“People showed up and bought,” Berry said. “The exhibitors, I’ve heard many tell me they’re pleasantly surprised with the way things turned out, despite the craziness of the situation.”

Some of the notable sales at The Armory Show included:

Antony Gormley, Small Wait III, 2016. Courtesy of Galerie Thaddaeus Ropac.

And works priced in lower ranges often sold like hotcakes. Pace Gallery sold out its solo booth of Leo Villareal’s series “Instance” (2018), which consists of 12 LED-lit panels, for $48,000 each. Shulamit Nazarian, the Los Angeles gallery, sold all of the work it was showing by 29-year-old painter Naudline Pierre; the biggest piece, priced at $30,000, was purchased by Kasseem Dean, the influential collector and rap producer better known as Swizz Beatz, who maintains the Dean Collection. Nino Mier Gallery sold out its booth of paintings by Louise Bonnet, priced between $45,000 and $60,000. Mier said: “All the work has been placed with great collections and institutionally.”

Speaking of institutions, while The Armory Show may not have the frenzied South American money of Art Basel in Miami Beach or the newly emergent Chinese collecting class of the West Bund Art & Design fair in Shanghai, it does tend to draw acquisitions teams from a number of museums—and this year, museums and their supporters were buying. Kohn Gallery sold works by Jonathan Lyndon Chase to the ICA Miami and the Walker Art Center in Minneapolis. Trustees of the Whitney Museum of American Art and the Guggenheim Museum each bought two photographs by Paul Mpagi Sepuya, priced at $14,000 for a pair, from the Chicago-based Document Gallery. (The artist also saw his first solo show at Team Gallery, in SoHo, open this week.) Susan Sheehan Gallery sold a Helen Frankenthaler woodcut print to the Princeton University Art Museum.

Installation view of Gillian Wearing, Me as Madame and Monsieur Duchamp, at Independent, 2019. Photo by Etienne Frossard. Courtesy of Independent.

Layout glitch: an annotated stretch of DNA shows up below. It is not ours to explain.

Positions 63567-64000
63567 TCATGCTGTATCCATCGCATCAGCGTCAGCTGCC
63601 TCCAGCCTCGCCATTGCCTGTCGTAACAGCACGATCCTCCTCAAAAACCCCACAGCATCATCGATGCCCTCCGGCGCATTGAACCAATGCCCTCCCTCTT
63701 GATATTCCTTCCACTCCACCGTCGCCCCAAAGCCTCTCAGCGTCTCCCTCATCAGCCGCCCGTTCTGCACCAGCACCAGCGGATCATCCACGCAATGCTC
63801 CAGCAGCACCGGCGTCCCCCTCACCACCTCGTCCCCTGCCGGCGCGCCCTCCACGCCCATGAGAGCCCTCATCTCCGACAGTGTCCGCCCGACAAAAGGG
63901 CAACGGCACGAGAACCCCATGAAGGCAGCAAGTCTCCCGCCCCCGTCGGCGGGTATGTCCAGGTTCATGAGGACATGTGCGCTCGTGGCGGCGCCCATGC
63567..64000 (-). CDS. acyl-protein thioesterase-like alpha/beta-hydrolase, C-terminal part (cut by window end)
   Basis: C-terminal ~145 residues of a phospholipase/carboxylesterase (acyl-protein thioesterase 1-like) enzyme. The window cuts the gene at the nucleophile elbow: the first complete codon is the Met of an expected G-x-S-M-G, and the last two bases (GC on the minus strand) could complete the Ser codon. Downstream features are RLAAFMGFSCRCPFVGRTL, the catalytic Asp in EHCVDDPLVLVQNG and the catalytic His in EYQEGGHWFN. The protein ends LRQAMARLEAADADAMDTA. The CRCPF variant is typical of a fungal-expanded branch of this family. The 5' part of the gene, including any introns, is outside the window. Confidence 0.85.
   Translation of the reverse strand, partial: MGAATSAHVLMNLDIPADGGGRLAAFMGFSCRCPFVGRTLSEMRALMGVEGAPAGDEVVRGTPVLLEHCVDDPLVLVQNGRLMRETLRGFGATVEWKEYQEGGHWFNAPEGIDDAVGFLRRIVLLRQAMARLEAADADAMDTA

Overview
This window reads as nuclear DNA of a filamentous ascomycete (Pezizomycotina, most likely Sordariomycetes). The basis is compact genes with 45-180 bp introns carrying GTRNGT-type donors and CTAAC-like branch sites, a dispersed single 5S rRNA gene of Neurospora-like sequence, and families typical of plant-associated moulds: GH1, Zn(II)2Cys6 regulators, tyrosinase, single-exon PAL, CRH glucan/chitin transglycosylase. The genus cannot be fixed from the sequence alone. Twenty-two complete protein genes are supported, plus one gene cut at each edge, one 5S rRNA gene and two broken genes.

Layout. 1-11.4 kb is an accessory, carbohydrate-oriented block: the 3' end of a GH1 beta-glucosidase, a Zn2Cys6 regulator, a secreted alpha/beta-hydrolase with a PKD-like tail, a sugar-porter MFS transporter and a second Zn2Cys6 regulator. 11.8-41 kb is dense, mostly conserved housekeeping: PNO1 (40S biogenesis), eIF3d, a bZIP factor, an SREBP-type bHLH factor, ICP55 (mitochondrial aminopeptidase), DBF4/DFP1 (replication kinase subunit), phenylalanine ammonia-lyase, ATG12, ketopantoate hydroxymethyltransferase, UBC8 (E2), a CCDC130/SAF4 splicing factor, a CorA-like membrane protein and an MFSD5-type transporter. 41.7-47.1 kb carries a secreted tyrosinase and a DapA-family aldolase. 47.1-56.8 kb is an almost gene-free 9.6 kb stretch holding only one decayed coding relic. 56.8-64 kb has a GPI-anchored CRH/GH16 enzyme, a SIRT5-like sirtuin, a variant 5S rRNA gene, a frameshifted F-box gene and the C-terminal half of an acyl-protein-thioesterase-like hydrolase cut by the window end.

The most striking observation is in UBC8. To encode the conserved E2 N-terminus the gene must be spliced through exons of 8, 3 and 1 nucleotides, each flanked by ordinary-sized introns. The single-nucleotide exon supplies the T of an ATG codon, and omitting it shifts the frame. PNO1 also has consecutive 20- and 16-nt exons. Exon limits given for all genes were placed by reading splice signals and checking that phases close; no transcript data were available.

“The institutional presence is very important to The Armory Show,” Berry said. “People know that institutions will be here, museum directors will be here. I’m running from event to event to welcome all the museum patrons from almost 160 institutions as the week goes on—hence me losing my voice.”

Collectors were also on the scene at The Armory Show’s opening day, including Howard Rachofsky, Glenn Fuhrman, David Mugrabi, and Don and Mera Rubell. Many also attended the week’s other important fair, Independent, which was staging its 10th edition at Spring Studios in Tribeca. Independent was started in 2009 by dealers Elizabeth Dee, Darren Flook, Matthew Higgs, and Laura Mitterrand, who intended for it not to be a conventional art fair—there were no gallery booths then, and there still aren’t any a decade later. The first editions were held at the former Dia Art Foundation space in Chelsea, and the DNA of that project lives on in its current digs, which Independent has occupied since 2016.

In its opening hours on Thursday, Independent notched a sale that, even had it occurred at The Armory Show, would have been among the highest recorded: Ortuzar Projects, the Tribeca gallery opened last year by former Zwirner partner Ales Ortuzar, sold Rhinoceros, a large 1972 painting of the titular animal by the late French painter Gilles Aillaud, to a major American collector for $380,000.

“It went to a great collector who didn’t know about the artist beforehand,” Ortuzar said.

Other sales at Independent included:

Installation view of Gilles Aillaud, Rhinoceros, 1972, at the Ortuzar Projects booth at Independent, 2019. Courtesy of Independent.